Turkey's government says it has bombed Islamic State (IS) targets in Syria.
A day earlier the two sides exchanged fire near the border, with one soldier killed and two more injured.
Turkey is to let the US carry out air strikes against the Islamic State group from a key military base near the Syrian border, US officials have said.
Turkish police also launched raids to arrest suspect IS militants on Friday morning in more than 100 locations in Istanbul.
The raids were carried out in 26 districts of the city and involved 5,000 officers. Members of the the outlawed Kurdistan Workers' Party (PKK) were also arrested.
A statement released by Prime Minister Ahmet Davutoglu's office said that F-16 jets had hit three IS targets in Syria.
The decision to carry out the attacks was taken at a security meeting called after Thursday's border clashes.
Turkish state TV said that the jets had not violated Syrian air space as they attacked the border town of Havar.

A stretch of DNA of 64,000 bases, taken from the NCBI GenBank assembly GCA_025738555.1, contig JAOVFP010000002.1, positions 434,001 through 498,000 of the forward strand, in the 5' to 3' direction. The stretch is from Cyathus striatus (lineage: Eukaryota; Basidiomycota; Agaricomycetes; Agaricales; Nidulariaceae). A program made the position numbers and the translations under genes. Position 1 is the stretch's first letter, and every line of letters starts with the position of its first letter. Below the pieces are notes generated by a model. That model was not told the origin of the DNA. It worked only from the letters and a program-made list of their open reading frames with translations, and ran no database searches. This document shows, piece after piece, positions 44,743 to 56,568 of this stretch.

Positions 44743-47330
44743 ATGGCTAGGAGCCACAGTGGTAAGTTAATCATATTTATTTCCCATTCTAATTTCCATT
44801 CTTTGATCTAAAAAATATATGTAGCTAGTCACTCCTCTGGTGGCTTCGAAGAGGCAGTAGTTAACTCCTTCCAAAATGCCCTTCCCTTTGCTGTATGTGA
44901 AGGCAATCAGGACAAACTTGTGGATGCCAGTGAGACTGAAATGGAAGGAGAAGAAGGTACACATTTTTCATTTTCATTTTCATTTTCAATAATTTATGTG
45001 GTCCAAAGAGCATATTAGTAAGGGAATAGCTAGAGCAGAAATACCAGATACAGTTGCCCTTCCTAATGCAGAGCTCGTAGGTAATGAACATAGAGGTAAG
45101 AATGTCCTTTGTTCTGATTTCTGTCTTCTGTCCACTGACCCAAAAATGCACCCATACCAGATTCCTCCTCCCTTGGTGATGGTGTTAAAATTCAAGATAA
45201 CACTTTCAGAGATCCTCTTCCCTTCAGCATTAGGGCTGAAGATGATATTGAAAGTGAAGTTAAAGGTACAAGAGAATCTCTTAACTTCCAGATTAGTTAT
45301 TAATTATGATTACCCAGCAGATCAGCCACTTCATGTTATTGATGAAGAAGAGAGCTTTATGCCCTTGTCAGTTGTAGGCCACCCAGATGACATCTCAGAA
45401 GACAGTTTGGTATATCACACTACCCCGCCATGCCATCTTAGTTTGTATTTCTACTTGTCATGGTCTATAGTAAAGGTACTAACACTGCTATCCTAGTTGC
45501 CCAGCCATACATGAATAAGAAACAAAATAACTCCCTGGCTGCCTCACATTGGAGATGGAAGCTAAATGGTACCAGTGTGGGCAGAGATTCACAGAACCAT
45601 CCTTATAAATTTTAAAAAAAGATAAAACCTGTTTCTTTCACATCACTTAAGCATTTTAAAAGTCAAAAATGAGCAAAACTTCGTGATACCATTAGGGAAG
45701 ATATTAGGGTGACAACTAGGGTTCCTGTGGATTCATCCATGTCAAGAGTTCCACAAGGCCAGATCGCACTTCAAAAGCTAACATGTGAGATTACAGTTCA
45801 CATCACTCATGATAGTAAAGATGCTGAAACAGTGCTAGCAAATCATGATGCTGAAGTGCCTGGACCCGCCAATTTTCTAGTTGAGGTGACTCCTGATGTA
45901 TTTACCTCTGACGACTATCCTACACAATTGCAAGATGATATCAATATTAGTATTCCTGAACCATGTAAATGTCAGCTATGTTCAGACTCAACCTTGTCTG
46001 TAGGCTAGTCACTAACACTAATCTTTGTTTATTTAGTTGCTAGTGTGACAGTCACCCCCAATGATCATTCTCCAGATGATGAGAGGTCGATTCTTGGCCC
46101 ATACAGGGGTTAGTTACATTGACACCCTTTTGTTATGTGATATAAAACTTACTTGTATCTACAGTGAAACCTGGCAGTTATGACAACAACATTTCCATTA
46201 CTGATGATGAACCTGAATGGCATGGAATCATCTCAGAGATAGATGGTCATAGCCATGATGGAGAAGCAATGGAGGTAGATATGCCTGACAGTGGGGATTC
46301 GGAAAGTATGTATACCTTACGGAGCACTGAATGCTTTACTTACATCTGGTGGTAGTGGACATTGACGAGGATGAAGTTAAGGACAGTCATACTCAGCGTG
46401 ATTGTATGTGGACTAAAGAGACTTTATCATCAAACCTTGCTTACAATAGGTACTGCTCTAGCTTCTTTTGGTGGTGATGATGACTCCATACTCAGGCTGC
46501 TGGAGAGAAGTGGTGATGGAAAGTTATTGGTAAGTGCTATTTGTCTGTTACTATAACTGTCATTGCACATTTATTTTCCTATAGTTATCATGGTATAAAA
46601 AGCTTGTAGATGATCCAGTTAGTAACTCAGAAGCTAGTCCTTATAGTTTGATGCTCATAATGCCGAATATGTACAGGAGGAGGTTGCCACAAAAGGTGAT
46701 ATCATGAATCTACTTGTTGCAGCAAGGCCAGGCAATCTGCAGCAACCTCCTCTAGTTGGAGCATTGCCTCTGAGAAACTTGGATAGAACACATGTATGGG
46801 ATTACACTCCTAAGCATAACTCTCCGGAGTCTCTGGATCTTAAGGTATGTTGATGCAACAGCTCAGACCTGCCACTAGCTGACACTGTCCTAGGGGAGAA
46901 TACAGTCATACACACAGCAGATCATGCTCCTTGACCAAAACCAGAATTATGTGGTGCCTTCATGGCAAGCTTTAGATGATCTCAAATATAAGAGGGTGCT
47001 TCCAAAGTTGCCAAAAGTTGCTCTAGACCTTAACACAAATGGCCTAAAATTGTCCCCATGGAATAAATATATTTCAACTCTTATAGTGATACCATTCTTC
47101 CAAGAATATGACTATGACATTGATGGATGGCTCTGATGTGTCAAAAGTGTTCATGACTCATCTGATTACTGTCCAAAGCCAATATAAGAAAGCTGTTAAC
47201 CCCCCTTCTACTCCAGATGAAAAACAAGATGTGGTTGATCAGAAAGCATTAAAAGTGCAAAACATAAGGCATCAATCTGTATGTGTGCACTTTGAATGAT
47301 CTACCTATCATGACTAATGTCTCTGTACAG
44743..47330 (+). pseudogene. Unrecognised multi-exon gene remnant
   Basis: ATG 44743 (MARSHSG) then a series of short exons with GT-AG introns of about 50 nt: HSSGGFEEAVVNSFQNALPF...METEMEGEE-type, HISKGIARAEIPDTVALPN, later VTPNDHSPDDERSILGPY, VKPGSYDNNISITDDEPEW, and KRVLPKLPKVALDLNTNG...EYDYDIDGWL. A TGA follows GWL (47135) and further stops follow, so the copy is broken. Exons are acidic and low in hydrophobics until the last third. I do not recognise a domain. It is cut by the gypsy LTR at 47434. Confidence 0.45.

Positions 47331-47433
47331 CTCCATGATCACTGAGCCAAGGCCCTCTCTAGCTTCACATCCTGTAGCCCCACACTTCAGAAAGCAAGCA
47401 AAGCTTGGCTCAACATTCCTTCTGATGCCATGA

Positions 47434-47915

'A game changer'
The US is expected to step up bombing raids against IS after reaching an agreement with Turkey to use the Incirlik airbase.
The agreement was finalised in a phone call between President Barack Obama and his Turkish counterpart Recep Tayyip Erdogan on Wednesday. It was confirmed by US officials speaking on condition of anonymity.
The use of the Incirlik airbase broadens the US military's ability to strike IS targets - one US official told the New York Times it was a "game changer".
Once used in raids against former Iraqi leader Saddam Hussein, the base is near to Turkey's long border with Syria, and significantly narrows the distance to the IS stronghold of Raqqa.